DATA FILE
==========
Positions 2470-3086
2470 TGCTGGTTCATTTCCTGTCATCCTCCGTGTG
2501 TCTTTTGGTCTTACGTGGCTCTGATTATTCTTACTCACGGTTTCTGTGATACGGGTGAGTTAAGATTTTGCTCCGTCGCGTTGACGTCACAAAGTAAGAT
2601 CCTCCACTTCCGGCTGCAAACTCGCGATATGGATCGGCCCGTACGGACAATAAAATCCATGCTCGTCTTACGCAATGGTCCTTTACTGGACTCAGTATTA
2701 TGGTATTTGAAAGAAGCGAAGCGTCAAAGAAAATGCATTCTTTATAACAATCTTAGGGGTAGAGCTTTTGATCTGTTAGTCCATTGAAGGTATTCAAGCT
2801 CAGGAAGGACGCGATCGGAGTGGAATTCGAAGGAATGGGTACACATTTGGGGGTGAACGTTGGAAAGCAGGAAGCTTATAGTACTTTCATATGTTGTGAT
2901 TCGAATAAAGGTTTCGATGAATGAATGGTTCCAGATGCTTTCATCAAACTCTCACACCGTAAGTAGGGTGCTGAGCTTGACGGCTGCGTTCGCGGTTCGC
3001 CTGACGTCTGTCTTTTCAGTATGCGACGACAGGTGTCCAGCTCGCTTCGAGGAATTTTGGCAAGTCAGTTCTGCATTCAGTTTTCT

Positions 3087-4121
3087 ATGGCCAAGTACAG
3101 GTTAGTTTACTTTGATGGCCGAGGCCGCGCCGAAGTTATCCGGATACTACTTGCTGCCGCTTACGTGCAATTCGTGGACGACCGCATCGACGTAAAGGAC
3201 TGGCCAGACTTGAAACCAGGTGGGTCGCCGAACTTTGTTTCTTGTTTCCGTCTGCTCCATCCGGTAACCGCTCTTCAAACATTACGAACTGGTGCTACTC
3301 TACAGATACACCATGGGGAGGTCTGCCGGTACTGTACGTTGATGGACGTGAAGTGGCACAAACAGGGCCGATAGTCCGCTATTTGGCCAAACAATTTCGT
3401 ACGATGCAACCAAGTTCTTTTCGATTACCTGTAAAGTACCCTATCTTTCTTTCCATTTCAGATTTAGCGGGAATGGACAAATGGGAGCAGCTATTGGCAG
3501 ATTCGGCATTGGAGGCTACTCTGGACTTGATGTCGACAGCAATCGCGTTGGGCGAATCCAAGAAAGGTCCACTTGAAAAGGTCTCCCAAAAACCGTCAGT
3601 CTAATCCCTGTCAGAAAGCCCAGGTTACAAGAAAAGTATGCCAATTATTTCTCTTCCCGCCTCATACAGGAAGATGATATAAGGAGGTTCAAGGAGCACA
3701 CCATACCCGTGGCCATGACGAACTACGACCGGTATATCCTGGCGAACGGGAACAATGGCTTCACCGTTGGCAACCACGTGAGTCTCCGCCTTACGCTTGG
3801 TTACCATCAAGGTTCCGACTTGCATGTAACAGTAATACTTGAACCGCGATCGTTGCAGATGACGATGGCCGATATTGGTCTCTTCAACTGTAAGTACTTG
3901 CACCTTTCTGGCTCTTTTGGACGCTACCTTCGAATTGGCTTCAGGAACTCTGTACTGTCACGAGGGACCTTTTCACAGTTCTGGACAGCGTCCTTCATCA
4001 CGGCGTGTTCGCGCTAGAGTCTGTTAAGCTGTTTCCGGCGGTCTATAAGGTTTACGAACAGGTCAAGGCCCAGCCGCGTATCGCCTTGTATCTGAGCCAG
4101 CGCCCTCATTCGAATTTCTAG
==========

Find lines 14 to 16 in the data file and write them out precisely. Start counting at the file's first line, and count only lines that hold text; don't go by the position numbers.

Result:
3401 ACGATGCAACCAAGTTCTTTTCGATTACCTGTAAAGTACCCTATCTTTCTTTCCATTTCAGATTTAGCGGGAATGGACAAATGGGAGCAGCTATTGGCAG
3501 ATTCGGCATTGGAGGCTACTCTGGACTTGATGTCGACAGCAATCGCGTTGGGCGAATCCAAGAAAGGTCCACTTGAAAAGGTCTCCCAAAAACCGTCAGT
3601 CTAATCCCTGTCAGAAAGCCCAGGTTACAAGAAAAGTATGCCAATTATTTCTCTTCCCGCCTCATACAGGAAGATGATATAAGGAGGTTCAAGGAGCACA